Parker: . . . that’s right. . . who talks about the way that Eli Wallach plays the face off against the body so that he deliberately used body language which was contradictory. He had a foolish face, Eli Wallach. But he had this splendid body, so you have got the contradiction visually there. I don’t know how you are supposed to relate that to Rosario, though, because Rosario had disappeared before Wallach was involved in the script.
Palmer: He becomes a substitute for Rosario as well.
Parker: Yes, that’s true. Because of his physical resemblance, yes.
Kolin: I have a question for Brian. . . . Are we here delving into the very painful relationship that Williams had with Merlo? And are we delving into something that deals with what Williams saw in his sister’s and others’ beauty in the midst of dysfunctionality. And something that Una Chaudhuri has done beautifully in an essay in the collection I edited, Undiscovered Country: The Later Plays of Tennessee Williams, which is destroying this whole notion of species binarism; in other words, with Williams, at what point does the grotesque leave homo sapiens and get into other phyla? For example, Mangiacavallo translates into “eat a horse.”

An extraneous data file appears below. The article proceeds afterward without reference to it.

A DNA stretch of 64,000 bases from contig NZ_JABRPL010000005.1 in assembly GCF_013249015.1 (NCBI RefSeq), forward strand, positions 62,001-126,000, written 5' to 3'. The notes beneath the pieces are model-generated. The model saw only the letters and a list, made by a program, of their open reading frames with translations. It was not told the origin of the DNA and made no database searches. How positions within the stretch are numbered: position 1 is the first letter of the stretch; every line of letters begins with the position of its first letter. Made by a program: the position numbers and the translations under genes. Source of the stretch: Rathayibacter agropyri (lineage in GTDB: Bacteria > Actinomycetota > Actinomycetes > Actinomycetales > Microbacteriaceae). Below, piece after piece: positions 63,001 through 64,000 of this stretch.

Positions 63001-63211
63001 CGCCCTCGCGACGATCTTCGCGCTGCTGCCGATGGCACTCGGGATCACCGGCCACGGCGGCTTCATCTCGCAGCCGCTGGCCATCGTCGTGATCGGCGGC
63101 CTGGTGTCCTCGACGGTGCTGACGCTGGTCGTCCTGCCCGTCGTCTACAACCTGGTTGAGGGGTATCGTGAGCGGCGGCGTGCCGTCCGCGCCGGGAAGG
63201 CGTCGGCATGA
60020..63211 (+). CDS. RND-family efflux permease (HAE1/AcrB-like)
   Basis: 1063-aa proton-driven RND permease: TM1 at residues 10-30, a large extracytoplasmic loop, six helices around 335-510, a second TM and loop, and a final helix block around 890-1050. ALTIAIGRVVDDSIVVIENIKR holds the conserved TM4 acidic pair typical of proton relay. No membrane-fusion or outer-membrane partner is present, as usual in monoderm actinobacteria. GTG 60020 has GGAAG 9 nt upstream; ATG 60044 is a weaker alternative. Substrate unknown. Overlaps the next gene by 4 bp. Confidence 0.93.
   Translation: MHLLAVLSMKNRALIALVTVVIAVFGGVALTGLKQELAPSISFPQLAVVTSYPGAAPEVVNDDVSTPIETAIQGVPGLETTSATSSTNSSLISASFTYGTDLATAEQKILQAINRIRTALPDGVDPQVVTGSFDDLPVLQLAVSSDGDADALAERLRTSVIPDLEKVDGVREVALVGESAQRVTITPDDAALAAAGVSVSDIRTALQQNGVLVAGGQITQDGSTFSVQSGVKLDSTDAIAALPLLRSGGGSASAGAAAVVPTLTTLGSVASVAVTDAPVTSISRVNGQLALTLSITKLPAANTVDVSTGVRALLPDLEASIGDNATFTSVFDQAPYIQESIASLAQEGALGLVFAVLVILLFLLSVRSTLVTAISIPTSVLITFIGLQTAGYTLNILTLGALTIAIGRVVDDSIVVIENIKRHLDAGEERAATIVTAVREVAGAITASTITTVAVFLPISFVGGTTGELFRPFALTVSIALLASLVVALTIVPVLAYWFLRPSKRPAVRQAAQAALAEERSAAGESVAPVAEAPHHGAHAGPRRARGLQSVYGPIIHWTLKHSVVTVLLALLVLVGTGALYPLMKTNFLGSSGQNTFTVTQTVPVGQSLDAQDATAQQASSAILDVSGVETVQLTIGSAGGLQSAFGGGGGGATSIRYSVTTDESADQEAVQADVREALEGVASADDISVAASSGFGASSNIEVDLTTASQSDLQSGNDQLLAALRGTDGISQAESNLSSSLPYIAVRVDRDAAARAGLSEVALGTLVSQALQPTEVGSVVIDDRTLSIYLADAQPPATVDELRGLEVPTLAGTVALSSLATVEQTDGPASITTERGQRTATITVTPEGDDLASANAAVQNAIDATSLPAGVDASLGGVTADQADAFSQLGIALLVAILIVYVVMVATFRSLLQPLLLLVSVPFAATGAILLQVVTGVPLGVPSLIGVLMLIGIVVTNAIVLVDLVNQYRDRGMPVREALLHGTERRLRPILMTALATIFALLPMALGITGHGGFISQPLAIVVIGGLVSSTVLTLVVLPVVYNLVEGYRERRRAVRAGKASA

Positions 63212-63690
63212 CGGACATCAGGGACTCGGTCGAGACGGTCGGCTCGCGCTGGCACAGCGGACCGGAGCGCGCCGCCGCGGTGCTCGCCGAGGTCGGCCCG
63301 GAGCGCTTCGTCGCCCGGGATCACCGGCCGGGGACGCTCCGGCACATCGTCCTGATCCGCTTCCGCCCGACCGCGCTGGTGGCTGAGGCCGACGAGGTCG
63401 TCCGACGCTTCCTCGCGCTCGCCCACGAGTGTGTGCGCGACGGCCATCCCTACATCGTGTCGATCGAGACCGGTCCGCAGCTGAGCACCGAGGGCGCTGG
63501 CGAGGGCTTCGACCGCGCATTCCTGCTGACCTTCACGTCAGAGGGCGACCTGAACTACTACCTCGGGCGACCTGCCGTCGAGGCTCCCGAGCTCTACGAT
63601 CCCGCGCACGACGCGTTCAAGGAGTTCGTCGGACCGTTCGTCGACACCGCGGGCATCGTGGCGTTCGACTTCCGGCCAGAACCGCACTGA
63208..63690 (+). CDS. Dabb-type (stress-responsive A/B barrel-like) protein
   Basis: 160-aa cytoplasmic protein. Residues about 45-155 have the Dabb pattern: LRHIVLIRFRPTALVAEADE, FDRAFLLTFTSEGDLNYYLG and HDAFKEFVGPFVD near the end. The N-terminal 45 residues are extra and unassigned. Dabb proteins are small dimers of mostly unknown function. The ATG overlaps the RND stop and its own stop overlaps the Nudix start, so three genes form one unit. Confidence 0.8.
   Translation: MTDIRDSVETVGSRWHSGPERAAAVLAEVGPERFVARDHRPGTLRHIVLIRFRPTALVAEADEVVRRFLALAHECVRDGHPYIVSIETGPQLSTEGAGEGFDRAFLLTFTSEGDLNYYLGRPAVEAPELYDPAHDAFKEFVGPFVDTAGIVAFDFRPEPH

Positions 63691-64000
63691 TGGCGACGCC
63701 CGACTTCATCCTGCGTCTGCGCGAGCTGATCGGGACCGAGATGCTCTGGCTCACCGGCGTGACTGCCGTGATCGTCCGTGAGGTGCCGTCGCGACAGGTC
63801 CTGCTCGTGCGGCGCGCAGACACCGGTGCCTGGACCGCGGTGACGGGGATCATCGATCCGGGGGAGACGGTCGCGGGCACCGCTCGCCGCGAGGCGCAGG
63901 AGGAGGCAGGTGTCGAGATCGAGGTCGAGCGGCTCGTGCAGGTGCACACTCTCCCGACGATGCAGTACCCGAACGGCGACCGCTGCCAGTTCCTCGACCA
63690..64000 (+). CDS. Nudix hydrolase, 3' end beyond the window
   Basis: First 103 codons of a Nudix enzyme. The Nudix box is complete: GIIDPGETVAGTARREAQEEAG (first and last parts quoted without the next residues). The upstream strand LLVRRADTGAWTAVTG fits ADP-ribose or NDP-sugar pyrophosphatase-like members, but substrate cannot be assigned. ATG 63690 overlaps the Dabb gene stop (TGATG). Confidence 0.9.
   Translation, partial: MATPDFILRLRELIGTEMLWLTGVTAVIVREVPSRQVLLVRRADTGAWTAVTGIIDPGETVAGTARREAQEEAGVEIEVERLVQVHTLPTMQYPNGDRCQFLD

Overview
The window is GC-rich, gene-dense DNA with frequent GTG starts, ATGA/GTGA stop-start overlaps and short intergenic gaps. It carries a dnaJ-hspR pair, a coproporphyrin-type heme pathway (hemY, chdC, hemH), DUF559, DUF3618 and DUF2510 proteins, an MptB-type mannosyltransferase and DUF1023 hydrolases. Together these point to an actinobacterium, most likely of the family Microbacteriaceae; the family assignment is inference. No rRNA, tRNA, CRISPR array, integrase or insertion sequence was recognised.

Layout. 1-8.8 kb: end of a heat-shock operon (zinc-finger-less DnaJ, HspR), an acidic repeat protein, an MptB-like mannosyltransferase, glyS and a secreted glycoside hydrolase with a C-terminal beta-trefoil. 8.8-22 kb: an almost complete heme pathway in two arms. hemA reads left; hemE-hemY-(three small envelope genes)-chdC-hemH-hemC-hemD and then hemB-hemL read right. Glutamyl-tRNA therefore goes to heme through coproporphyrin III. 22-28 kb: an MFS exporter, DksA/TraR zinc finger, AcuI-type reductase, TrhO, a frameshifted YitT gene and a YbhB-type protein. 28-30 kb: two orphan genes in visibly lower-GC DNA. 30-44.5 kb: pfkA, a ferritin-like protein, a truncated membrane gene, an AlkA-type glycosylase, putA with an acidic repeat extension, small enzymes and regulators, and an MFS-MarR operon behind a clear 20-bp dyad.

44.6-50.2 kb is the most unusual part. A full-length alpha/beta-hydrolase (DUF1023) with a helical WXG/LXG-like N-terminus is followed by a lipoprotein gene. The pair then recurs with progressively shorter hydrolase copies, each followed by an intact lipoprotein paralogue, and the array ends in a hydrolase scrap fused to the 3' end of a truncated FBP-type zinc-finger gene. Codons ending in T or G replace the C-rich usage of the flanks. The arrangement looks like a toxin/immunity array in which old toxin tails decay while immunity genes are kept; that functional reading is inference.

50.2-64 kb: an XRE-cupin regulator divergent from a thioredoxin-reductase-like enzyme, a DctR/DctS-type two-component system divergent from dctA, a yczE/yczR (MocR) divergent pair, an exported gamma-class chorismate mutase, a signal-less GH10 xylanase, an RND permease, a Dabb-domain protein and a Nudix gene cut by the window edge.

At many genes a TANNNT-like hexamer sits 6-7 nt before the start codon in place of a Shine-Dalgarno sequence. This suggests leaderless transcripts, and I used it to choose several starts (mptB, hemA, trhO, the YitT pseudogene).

Saddik: Or the Cockaloony bird in Gnädiges Fräulein. If any of you have seen that production, any production of that, the bird is this grotesque figure played by a human that looms in a very sinister way, to use Philip’s word, throughout the play, and it’s just creepy. That’s the only way I can describe it.
Robert Bray [from audience]: Yet another context of the grotesque comes from Sherwood Anderson in Winesburg, Ohio. He has a chapter called “The Book of the Grotesque,” and he attempts a definition of it. It’s a very slippery definition, but he roughly defines it in terms of a character in one of his stories who becomes fixated with a Truth, with a capital T. And in effect, the character becomes governed by this monomaniacal viewpoint that he or she sees as Truth. I wonder if we can use that definition with any of Williams’s characters.